[ 2008-11-27 17:11 ]
Studies have found that the body’s response to cold changes significantly over a lifetime, with older people, especially men older than about 60, less able to maintain their core temperature at a given cold exposure than young people.
But a 2002 Finnish review in The International Journal of Sports Medicine also noted that older people had a reduced skin sensitivity to the cold and a reduced subjective perception of how cold it is, thereby making them slower to react to protect themselves and more vulnerable to death from hypothermia.
The skin’s protective reaction of constricting surface blood vessels is slower with age, and the cold-induced rise in metabolic rate is also weakened in older people, but the mechanism is unknown.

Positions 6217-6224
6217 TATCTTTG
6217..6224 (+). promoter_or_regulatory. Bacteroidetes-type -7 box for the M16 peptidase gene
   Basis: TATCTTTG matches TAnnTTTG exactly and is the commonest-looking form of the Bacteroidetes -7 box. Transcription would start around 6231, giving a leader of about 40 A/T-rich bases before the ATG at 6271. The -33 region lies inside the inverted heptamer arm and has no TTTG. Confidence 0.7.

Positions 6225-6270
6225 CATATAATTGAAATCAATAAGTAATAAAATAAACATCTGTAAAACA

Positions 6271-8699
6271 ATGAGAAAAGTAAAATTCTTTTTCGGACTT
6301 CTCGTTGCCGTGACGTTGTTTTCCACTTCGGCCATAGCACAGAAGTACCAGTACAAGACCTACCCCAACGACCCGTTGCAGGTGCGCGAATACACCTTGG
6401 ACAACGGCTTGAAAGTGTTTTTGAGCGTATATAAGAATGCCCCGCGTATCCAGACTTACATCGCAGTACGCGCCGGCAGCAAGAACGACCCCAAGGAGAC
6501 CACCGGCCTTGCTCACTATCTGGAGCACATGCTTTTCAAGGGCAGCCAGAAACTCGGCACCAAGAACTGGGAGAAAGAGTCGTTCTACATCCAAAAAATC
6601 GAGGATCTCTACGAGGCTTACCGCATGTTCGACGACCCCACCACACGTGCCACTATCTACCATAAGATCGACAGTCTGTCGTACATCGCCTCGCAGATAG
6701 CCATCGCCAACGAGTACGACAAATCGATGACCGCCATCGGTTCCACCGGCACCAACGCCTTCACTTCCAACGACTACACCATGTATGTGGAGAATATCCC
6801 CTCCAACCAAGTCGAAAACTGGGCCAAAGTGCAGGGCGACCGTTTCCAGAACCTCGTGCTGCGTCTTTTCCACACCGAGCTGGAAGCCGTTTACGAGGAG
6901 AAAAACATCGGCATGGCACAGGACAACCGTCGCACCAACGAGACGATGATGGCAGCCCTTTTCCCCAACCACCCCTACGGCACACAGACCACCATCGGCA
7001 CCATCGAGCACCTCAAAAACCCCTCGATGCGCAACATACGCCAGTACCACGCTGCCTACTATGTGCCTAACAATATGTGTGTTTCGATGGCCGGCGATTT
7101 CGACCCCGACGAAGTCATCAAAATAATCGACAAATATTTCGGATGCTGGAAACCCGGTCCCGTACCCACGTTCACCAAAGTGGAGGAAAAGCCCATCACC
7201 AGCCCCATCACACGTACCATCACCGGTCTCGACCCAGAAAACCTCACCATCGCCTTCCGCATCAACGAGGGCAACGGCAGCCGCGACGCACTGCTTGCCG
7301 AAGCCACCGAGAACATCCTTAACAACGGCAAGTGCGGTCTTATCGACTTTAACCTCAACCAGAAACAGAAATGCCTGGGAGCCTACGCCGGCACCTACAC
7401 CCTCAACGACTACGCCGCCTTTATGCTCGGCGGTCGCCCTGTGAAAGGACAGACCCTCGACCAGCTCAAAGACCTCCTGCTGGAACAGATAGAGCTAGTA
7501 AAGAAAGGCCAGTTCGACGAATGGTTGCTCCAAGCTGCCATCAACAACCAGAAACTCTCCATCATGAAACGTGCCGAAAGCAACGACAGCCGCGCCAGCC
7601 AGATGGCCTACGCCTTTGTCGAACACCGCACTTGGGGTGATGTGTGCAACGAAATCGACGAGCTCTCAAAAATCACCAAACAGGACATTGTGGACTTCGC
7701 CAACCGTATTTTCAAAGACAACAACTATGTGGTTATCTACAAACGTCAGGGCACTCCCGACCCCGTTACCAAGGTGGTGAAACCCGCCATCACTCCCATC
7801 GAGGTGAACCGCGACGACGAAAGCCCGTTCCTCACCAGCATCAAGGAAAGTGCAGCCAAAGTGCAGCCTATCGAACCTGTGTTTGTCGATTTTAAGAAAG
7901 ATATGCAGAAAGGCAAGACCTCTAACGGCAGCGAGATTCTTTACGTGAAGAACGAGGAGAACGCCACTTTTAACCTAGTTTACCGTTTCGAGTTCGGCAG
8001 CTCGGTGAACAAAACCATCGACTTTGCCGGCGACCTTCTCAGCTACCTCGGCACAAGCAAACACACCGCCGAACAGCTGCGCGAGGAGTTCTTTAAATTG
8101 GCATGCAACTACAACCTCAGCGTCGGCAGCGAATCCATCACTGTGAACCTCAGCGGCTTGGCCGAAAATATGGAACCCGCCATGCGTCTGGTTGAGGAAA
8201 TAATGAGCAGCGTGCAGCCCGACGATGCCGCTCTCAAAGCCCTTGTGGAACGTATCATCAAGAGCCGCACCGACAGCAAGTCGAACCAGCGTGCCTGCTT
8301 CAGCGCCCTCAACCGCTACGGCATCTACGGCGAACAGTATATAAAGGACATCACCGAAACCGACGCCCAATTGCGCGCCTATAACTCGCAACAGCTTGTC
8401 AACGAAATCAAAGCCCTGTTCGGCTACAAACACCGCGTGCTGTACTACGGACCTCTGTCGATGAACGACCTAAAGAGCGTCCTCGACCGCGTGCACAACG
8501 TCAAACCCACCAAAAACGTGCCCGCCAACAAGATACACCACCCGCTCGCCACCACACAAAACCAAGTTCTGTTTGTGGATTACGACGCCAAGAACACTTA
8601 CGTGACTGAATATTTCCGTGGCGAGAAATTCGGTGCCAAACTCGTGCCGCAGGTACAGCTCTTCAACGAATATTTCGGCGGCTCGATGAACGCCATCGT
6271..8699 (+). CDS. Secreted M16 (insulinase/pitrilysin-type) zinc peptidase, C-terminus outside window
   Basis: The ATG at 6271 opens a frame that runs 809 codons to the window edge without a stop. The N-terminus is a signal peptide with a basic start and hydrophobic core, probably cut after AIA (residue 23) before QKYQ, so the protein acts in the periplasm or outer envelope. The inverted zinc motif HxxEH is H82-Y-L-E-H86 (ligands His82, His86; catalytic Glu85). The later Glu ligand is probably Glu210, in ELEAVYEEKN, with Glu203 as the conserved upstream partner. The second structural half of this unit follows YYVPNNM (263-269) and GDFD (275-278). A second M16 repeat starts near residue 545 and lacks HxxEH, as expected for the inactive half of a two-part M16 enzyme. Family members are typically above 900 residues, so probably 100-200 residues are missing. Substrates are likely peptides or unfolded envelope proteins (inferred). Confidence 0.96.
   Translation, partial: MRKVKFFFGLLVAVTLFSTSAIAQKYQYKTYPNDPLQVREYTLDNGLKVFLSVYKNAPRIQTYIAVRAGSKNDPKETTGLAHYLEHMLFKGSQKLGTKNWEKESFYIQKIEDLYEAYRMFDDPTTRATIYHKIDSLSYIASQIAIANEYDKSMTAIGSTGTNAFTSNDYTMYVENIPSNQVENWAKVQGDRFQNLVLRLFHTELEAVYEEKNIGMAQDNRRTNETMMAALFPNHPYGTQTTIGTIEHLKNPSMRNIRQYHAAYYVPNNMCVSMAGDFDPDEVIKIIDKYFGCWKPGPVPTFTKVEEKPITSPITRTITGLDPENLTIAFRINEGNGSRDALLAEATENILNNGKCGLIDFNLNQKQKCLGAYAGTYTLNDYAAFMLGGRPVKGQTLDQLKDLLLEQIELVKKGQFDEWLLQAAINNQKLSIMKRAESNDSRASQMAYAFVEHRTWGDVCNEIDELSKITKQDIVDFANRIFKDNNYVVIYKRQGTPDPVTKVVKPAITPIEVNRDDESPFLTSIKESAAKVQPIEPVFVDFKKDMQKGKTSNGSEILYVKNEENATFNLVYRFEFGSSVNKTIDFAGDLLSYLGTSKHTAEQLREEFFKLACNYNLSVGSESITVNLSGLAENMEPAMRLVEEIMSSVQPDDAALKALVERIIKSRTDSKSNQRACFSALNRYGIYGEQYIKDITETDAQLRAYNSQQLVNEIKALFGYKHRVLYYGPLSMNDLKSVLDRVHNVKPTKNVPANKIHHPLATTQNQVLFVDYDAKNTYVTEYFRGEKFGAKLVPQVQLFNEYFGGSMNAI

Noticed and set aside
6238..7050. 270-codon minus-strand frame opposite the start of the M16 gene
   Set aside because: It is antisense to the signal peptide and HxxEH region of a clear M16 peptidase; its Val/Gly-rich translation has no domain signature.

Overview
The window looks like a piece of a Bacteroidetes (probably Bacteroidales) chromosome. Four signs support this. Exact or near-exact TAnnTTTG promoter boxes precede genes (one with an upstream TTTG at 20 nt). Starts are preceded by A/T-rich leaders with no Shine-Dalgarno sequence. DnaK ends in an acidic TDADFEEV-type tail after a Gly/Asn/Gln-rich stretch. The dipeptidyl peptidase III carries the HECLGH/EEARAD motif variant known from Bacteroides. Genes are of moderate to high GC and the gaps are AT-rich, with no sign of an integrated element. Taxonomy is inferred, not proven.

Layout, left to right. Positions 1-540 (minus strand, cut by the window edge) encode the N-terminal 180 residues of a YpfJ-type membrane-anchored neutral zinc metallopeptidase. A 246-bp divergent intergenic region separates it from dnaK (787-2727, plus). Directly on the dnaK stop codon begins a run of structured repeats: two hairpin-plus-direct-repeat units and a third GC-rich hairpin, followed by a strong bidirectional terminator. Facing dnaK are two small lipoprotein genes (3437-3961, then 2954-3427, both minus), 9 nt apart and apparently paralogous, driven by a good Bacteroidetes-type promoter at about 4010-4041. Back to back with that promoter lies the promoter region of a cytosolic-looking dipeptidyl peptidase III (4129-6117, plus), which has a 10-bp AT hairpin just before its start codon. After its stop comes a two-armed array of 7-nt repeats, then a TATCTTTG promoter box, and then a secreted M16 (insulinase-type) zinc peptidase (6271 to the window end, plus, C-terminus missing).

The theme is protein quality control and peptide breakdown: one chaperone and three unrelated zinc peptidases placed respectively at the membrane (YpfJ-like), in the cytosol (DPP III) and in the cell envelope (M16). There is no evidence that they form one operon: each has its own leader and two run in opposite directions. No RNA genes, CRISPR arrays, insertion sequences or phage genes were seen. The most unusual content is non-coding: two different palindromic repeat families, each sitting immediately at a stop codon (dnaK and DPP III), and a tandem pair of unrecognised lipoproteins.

Cold sensitivity at any age is related to general ill health, especially an abnormally low body mass index and other factors like thyroid malfunction, so older people with these problems may feel more uncomfortable in the cold.
In mapping the temperature sensitivity of the body surface over the life span, a 1998 study reported in the journal Somatosensory & Motor Research found that the greatest age-related changes took place in the extremities, especially the feet, where sensitivity thresholds often become too large to measure.
（来源：纽约时报网站 实习生许雅宁 英语点津 Annabel 编辑）